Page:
4.1. Leaves: Cardiovascular Activity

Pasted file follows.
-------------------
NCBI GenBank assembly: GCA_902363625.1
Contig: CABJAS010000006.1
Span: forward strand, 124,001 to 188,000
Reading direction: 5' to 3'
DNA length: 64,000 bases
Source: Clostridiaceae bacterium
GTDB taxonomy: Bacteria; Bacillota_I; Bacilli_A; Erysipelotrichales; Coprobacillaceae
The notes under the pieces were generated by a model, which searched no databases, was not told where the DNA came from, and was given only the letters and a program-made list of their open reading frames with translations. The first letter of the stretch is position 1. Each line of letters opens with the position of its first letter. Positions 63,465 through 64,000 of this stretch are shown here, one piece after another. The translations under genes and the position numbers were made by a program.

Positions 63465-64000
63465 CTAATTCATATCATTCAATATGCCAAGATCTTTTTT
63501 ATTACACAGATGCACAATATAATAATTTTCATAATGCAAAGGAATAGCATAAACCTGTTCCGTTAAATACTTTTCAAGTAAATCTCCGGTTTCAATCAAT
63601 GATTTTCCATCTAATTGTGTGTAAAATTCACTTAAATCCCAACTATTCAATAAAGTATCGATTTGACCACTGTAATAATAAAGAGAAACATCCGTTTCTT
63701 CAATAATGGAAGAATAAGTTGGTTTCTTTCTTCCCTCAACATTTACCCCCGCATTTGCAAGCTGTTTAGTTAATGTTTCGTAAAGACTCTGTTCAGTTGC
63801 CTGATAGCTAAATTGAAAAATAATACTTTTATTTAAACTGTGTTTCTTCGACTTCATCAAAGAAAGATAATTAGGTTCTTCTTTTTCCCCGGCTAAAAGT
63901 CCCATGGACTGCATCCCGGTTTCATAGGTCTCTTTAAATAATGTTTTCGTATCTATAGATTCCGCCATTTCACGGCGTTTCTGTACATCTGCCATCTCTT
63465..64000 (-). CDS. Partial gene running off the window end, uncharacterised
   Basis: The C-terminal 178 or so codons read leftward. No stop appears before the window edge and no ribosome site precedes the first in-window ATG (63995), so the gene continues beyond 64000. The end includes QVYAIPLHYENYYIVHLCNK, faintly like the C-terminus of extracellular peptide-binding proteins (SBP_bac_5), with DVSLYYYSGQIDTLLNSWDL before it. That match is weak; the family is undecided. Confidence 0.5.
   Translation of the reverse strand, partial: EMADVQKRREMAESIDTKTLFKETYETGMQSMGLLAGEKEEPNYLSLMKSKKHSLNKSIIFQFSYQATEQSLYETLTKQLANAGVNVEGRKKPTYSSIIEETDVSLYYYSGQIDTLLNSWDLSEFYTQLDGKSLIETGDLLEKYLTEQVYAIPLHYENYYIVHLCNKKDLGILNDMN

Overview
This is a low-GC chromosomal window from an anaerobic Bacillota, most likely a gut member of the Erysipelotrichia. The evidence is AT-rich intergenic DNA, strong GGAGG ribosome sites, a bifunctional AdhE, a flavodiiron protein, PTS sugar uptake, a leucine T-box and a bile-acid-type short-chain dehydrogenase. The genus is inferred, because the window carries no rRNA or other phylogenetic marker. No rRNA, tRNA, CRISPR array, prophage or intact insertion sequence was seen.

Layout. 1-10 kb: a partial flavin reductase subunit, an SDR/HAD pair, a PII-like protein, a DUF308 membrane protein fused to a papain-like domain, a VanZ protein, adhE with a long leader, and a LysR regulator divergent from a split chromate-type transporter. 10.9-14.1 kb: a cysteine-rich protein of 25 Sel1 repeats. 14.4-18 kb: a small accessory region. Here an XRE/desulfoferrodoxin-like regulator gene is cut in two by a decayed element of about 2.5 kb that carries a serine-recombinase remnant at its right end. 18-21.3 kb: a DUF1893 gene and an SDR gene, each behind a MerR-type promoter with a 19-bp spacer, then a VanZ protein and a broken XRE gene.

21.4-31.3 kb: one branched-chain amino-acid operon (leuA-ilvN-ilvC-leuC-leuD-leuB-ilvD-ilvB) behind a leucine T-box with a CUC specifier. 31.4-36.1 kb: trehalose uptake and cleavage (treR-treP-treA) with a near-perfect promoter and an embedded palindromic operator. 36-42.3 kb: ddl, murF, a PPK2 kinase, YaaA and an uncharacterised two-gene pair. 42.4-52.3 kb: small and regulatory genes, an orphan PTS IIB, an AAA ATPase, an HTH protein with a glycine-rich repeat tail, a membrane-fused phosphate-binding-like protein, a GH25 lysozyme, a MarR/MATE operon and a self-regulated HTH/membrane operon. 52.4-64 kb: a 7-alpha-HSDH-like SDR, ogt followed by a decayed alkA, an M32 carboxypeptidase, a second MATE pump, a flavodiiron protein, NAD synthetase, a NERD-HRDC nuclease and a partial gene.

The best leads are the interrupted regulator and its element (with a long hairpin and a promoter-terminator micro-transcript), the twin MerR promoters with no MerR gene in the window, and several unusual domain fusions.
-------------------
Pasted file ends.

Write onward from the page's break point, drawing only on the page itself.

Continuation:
Going into details, plant leaves were extracted mainly with hydroalcoholic solvents by different research groups and the extract were tested to evaluate their potential in cardiovascular diseases. Panda et al. [38] isolated from the extracts the alkaloid N, α-L-rhamnosyl vincosamide (Figure 2(8)) and studied the protective effect in isoproterenol (ISO)-induced cardiac toxicity in rats. Oral administration of the alkaloid at 40 mg/kg for seven days markedly reduced the ISO-induced increase in the levels of serum cardiac markers such as troponin-T, creatine kinase-MB, lactate dehydrogenase, and glutamate pyruvate transaminase, as well as cardiac lipid peroxidation. A parallel increase in the cellular antioxidants suggested its cardio-protective and free radical scavenging potential, which was later confirmed by in vitro study [38]. Rats treated with test compound also improved the ISO-induced abnormal changes in ECG, as well as in cardiac histology. A reduction in myocardial necrosis was further evidenced by the tri-phenyl tetrazolium chloride (TTC) stain in isolated test drug pre-treated rats. The work of Halaby et al. [34] aimed to study the potential effect of fortified bread with M. oleifera leaves powder under 5%, 10%, and 15% concentrations to give more protection against hyperlipidemia. Thirty-two male albino rats were used in this experiment. Results indicated that bread fortified with the extract at 10% and even better at 15% when given to rats for 45 days caused reduction of total cholesterol, triglycerides, low-density lipoprotein, and very-low-density lipoprotein. Kidney function was improved and there was significant reduction in uric acid serum, urea, and creatinine compared to the positive control group [34]. The study of Adisakwattana et al. [42] investigated the effect of leaf water extract of M. oleifera on inhibition of alpha-glucosidase and pancreatic alpha-amylase related to diabetes mellitus. Moreover, the study also determined in vitro bile acid binding capacity as well as inhibition of cholesterol micellization, pancreatic lipase, and cholesterol esterase activity. Specific inhibition to intestinal sucrase was found (IC50 value of 0.78 ± 0.21 mg/mL) along with a markedly inhibition (40.22% ± 2.64%) of cholesterol micelle formation [42].